John Wall is injured as the Wizards fall to Derrick Rose and the Bulls

By Michael Lee
Washington Post Staff Writer
Sunday, November 14, 2010; 1:55 AM

CHICAGO - Midway through the third quarter, John Wall buried a three-pointer from the left corner but began to grimace as he ran down the court. He started reaching for his left foot, which he hurt a few moments before during a collision with Chicago Bulls point guard Derrick Rose, but he couldn't stop for long as he set up on defense.

He slipped in front of Luol Deng to prevent a drive, but in the process of taking the charge, Wall fell backward onto the right knee of Washington Wizards teammate Yi Jianlian. Yi collapsed to the ground, grabbed his knee and didn't move until teammates Hamady Ndiaye and Kevin Seraphin helped him walk toward the locker room.

"With the tough times we're having, it was sad to see him go down," said Wall, who tried to play through the pain in his foot before eventually heading to the locker room and leaving the Wizards to trudge along in his absence.

Gilbert Arenas, Kirk Hinrich, Nick Young, Trevor Booker and Hilton Armstrong helped keep the game competitive, cutting an 18-point second-half deficit to single digits before Wall returned late in the fourth quarter. But with Wall lacking his usual burst, Andray Blatche struggling after developing swelling in his left knee, and Yi ruled out with a bruised bone and hyperextended knee, the Wizards were unable to avoid a 103-96 loss on Saturday at United Center.

"We're like a MASH crew," Coach Flip Saunders said. "The positive thing is, our guys didn't give up. It would've been easy for us, back-to-back games, down by 18, to mail it in, but our guys competed."

Arenas spearheaded the comeback as he went for a season-high 30 points on 11-of-22 shooting - including 7 for 10 from beyond the three-point line. He bounced back from a difficult outing the night before, when he missed 12 of 14 shots, and said he changed his approach from previous games, opting not to take any extra shots before the game and letting it flow.

"I was shooting myself out of rhythm the nights before," said Arenas, whose last three-pointer brought the Wizards (2-6) within five points with 10.9 seconds remaining. "We hung in there and fought."

Wall's first matchup against Rose, a fellow John Calipari product and 2008 No. 1 overall pick, was the primary story line as the night began. Before the game, Wall said he was looking forward to the challenge. "He's a talented point guard that reached all the expectations I'm trying to get to: all-star, rookie of the year, all those things," Wall said.

Rose attacked Wall early, getting the first points of the game on a pull-up jumper, but he missed his next eight shots before eventually settling down. He finished with 24 points and eight assists.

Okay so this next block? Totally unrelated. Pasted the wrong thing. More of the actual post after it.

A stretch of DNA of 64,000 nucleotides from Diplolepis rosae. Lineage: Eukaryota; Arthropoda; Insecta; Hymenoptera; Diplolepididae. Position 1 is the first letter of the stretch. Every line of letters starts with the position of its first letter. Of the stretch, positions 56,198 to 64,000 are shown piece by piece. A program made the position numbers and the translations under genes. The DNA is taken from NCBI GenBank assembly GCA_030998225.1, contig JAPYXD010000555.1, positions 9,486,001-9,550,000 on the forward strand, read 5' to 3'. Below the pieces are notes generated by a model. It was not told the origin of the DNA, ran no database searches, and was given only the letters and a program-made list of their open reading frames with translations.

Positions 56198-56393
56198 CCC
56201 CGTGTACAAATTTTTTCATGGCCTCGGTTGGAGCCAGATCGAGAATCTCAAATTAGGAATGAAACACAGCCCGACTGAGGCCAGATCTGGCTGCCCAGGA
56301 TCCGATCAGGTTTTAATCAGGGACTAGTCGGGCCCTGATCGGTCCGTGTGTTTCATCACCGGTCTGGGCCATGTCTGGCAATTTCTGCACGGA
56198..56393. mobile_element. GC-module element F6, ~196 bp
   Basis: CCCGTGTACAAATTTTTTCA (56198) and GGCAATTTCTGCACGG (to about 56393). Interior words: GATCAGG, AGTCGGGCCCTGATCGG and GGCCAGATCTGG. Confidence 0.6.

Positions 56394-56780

Wall had 16 points and six assists, the first time this season that he failed to get at least seven assists. Wall had a few spectacular plays early on, including an impressive layup in which he split Rose, Deng and Keith Bogans to get to the basket. He also found JaVale McGee on an incredible alley-oop dunk over a helpless Kyle Korver that brought every player on the Wizards' bench out of his seat.

He returned to hit a three-pointer that brought the Wizards within six points with 30.9 seconds remaining. "Seeing my teammates fighting hard, I wanted to be out there with them. They did a great job of fighting back," said Wall, who left the arena in a walking boot. "If I couldn't get out there, I at least wanted to be on the bench cheering them on."

In his first regular season game back in Chicago, Hinrich was announced last during pregame introductions and was greeted with a standing ovation from Bulls fans who remember him leading the team to five playoff appearances in his first seven seasons in the league. During the first timeout of the game, the Bulls paid homage to Hinrich by playing a video tribute, featuring images from his most memorable games. Hinrich tried not watch, but a few of his teammates glanced at the video screen above the court. Hinrich sat on the scorers' table and looked up after the video ended as fans again rose to give him an ovation.

"I didn't look at it, but I have a copy in my bag," Hinrich said of the tribute. The reception from the fans "was really nice. I'm not really one for that, but it means something that they appreciate the type of player I was."

Hinrich finished with eight points - all in the second half - with six assists, while Armstrong came off the bench to provide a season-high eight points and 10 rebounds. Young added 11 points, but Blatche was limited to a season-low four points on 2-of-10 shooting. Saunders tried to put him back in the fourth quarter but was forced to pull him because "he couldn't move out there."

After the game, Yi said his knee injury wasn't too serious. "It kind of feel sore, weak," he said. "I check it, not too bad."

Armstrong was disappointed that they couldn't pull out the win. "If we play like we did the fourth quarter the whole game, we'd have a better record," he said.

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